Social Media and the Church – Part III – The Ripple Effect

ripplesThe final observation that I have seen as it relates to social media and the church has to do with what I call “The Ripple Effect.” It’s not a new concept at all, the idea of people being like stones thrown into a pond, making ripples, but it’s an important one when it comes time to consider the influences that your people have on spreading the word about your church and faith community to their broad base of connections within social media.

If your faith community is made up of 400 people of which 75% are connected to social media and each of them have 100 unique friends (in other words, there are no overlaps or mutual friends among them), and 50% of that friend base is local, you can reach 15,000 people. While those numbers are speculative, the power of the “ripple” is significant. I hear something from you, I share it with all of my friends who in turn share it with their friends who share it with their friends, and so on and so on. All of us a sudden, your sphere of influence has increased significantly.

You can never underestimate the power of “word of mouth” publicity. People are going to be much more trusting of people that they know, so if people are talking about your church, chances are good that the people who are connected to them will be listening. This publicity goes both ways too, so you need to be careful. As easily as good words about your church could travel throughout social media, bad words can travel equally as fast. It can’t be denied that the ripple effects can impact churches for the good or the bad.

The power of instant information in our technology rich society is significant. It has changed the way that companies do business and how they handle customer relations, wouldn’t you think that churches would also rethink the way that they do things as well? As I wrote a few days ago, to deny the power of social media and the power of its influence is to commit technological suicide. The ripples of social media are felt throughout churches as well, tapping into those ripples and letting them be used for their benefit would seem to be a smart move on the part of churches.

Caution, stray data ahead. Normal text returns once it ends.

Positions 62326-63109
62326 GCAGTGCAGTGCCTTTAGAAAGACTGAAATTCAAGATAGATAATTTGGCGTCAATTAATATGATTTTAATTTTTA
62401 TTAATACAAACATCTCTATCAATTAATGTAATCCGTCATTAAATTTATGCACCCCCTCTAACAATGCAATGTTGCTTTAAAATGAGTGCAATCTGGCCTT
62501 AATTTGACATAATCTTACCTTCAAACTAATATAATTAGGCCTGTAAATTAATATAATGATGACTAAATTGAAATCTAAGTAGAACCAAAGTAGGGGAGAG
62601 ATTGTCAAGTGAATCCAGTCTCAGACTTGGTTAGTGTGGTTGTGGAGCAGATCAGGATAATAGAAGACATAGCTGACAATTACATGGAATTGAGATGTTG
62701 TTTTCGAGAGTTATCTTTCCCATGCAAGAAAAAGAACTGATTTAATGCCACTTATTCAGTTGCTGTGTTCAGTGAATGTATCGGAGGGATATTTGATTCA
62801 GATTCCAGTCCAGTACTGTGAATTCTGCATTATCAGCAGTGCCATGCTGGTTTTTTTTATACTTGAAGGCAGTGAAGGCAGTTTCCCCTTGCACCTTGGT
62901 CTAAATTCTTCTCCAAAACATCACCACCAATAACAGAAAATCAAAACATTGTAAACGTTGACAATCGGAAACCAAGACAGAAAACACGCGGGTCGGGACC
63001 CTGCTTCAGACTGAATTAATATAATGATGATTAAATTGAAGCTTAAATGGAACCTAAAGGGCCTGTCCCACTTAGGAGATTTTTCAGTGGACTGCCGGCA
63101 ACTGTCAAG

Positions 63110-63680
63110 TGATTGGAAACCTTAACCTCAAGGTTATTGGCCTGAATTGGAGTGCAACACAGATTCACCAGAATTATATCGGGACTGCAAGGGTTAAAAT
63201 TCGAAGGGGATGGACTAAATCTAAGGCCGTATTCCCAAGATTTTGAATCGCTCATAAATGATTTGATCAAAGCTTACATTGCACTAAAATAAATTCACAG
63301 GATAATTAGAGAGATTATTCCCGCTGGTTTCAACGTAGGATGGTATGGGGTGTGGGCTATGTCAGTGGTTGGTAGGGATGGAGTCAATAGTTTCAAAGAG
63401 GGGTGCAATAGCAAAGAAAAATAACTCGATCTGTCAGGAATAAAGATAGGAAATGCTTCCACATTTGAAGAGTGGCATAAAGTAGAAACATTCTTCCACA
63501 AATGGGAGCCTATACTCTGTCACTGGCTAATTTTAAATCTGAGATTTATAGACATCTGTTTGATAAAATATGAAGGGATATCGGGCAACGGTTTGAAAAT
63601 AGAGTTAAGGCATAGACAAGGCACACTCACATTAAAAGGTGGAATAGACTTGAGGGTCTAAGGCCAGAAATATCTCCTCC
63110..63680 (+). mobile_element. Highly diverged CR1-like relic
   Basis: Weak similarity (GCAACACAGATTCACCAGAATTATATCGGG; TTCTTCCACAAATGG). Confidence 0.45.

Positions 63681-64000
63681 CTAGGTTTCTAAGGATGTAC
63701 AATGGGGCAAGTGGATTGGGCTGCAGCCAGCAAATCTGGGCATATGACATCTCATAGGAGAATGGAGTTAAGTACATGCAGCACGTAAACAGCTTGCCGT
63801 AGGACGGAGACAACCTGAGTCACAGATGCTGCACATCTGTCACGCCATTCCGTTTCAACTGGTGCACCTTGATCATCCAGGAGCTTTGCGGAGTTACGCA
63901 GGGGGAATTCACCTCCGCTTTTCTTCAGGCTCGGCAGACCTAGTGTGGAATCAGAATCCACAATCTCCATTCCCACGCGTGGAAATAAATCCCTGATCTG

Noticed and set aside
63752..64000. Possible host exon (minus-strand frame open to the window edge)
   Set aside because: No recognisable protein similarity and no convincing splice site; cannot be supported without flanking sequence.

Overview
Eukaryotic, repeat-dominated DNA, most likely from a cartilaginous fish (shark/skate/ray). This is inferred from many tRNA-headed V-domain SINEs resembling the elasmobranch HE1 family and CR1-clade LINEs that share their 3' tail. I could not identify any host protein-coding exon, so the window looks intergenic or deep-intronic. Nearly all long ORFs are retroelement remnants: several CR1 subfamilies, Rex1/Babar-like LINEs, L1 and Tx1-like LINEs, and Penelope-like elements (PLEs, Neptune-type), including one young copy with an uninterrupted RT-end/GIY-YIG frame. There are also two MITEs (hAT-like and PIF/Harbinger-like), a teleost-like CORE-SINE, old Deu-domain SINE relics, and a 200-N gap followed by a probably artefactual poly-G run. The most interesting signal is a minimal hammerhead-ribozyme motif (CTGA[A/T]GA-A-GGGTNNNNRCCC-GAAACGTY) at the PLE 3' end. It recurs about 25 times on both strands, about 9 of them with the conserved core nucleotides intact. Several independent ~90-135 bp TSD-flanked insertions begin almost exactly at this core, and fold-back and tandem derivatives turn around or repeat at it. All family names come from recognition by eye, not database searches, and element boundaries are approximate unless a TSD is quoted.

It’s a new day and technology can no longer be denied its influence. By tapping into it, churches can significantly increase the number of people whom they are reaching. It can save them money on mass mailers, advertising, and other mediocre means by which people can be reached. The best part of the power of it is that it’s mostly free too. Find a couple of bright youth who can figure their way around a computer and you’ve got yourself some pretty fascinating graphics and pages. Even if you have to pay for some digital design (which is probably a pretty good idea for the investment) it feels much more beneficial and worthwhile than spending some of the money that churches have generally spent in the past on advertising.

This whole world of social media is still new enough that the jury may still be out on it for many people. It’s something that I am watching carefully and regularly. I’m curious to watch the trends in the future and see how long its effectiveness sticks around. For now, I’m going to keep tapping into the ripples and see what they can do, keeping in mind that they can go for us or against us. I’m going to see how influential we can be without moving past the digital page. We’ll see how it goes!

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